Chamber Music Review



Western Piedmont Symphony Presents the Degas Quartet

October 29, 2005 - Hickory, NC:


The Western Piedmont Symphony continued its Chamber Classics Series with a concert featuring the resident Degas Quartet on Saturday, October 29, at the Arts and Science Center of Catawba Valley in Hickory. Works of Bliss, Mozart, and Dvorák were presented.

The Oboe Quintet by Sir Arthur Bliss (1891-1975) opened the program. Joining the Degas Quartet – James Dickenson and Tamaki Higashi, violins, Simon Értz, viola, and Philip von Maltzahn, cello – was oboist Petrea Warneck. She has performed extensively with orchestras and chamber groups throughout the Carolinas, and she is presently a member of the South Carolina Philharmonic and teaches at the University of South Carolina.

Bliss was one of the leading English composers of the first half of the 20th century. He studied under Ralph Vaughan Williams and Gustav Holst. His early music was largely experimental and heavily influenced by Stravinsky and Debussy. Although he never totally abandoned this type of music, his later works followed a more classical form, of which the three-movement oboe quintet is an early example.

The first movement begins with a lyrical theme that is interrupted by an energetic agitato and then dies away. The second movement is pastoral, with a lament-like section leading to a faster, rhythmic phase. The third movement incorporates the fast-moving Irish dance tune "Connelly's Jig." Although the work is sonically complex, one can discern a number of themes. It was expertly written, with virtuoso players in mind, and it was with virtuosity that it was performed on this occasion. The oboe is part of the ensemble, rather than a solo instrument; Ms. Warneck played with the agility and sweetness of tone required for this piece, as did the strings.

Next came Wolfgang Amadeus Mozart's String Quartet in G, K.387. It is the first of a group of six quartets which he dedicated to Haydn, writing "Here then, great man and my dearest friend, are my six children..., the fruit of a long and difficult labour...." This quartet marks the beginning of Mozart's mature period. To the casual listener, it may appear to be lighter fare than the aforementioned oboe quintet, but it is no less complex, and it may well be the most richly developed in musical material Mozart had written to date. All four movements are equally rich in content and development, surpassing any of his symphonies written up to this time.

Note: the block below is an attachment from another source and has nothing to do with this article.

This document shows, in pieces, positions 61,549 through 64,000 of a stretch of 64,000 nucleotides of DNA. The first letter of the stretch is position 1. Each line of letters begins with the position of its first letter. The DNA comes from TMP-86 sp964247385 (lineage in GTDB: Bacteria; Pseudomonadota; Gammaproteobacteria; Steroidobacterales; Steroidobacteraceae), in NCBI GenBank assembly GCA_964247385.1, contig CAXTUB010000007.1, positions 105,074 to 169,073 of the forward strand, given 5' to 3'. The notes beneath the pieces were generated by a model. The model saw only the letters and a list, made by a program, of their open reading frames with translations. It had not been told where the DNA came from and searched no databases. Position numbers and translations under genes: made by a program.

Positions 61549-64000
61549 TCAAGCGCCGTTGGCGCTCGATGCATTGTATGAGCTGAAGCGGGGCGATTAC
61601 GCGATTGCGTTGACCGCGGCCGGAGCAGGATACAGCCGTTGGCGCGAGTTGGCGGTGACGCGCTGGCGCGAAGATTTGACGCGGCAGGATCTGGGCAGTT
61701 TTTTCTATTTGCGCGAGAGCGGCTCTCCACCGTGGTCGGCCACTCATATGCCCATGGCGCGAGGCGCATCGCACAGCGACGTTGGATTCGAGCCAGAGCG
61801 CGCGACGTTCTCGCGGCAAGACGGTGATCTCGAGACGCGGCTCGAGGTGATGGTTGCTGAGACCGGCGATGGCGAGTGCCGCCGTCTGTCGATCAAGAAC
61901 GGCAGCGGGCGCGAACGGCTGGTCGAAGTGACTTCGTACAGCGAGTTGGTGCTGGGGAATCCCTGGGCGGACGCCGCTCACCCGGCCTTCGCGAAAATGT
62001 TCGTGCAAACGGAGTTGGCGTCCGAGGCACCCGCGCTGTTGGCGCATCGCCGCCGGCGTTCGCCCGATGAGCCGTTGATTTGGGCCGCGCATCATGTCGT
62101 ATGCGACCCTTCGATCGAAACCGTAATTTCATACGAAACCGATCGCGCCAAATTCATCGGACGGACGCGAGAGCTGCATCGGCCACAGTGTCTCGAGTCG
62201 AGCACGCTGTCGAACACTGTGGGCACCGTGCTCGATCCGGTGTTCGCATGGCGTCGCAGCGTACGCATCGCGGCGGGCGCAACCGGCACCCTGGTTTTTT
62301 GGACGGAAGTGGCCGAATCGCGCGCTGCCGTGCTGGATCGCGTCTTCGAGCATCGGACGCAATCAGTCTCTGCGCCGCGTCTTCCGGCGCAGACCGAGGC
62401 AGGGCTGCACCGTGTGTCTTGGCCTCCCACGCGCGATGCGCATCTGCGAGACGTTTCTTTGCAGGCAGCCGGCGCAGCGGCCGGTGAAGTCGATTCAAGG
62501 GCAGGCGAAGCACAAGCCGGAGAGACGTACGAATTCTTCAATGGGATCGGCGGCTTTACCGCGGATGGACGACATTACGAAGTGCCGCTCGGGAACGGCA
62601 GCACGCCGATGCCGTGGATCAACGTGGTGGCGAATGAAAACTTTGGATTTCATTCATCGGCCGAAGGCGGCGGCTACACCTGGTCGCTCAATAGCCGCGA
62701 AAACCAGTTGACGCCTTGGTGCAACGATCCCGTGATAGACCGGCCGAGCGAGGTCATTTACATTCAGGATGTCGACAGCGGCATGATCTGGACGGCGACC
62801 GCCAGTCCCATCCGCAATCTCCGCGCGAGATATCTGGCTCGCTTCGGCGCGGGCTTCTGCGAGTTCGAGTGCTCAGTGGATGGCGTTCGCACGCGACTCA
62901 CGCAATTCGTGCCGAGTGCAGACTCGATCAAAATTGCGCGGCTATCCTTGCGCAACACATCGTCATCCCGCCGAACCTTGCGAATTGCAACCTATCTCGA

Starting with a very intricately written first movement, the quartet proceeds to a rhythmic minuet movement, followed by a slow, lyrical andante cantabile and ending in a fast movement that concludes with an elaborate fugue. All of this elaborate writing, of course, requires elaborate playing, and in this, the Degas Quartet did not disappoint – each member played the intricate rhythms and chromatic lines with clarity and dexterity.

Concluding the program was the Piano Quintet in A, Op. 81, by Antonín Dvorák (1841-1904). He was one of the greatest of the Czech composers, but he considered himself just "a simple Bohemian musician". The Quintet is a reworking of an earlier piano quintet with which he had not been happy. In this performance, pianist Barbara McKenzie collaborated with the Degas Quartet. A native of North Carolina, she has concertized extensively around the world, and currently lives in Wilmington, where she is very active in artistic endeavors.

The piano quintet is the pinnacle of Dvorák's chamber music, expertly bringing together two musical traditions: the Classical-Romantic sonata tradition of Western European origin and the Czech folk tradition, which persistently characterized his compositions. This fusion of East and West, the zest of folk music coupled with Classical-Romantic formalism, is what constitutes Dvorák's musical language. The strings and piano carried out their tasks with aplomb, and the performance was a tribute to one of the great masterpieces of chamber music.

Once again, the Degas Quartet and assorted friends have provided a wonderful musical evening. To use a well-known quote, "They have what it takes," and the audience showed its appreciation with a well-deserved standing ovation.

Note: The Degas Quartet's schedule is posted in the WPS' series tab.

*We are pleased to welcome Dr. Cochran to CVNC. His reviews have appeared in the Salisbury Post and Outlook, published by Observer News Enterprise (Newton, NC).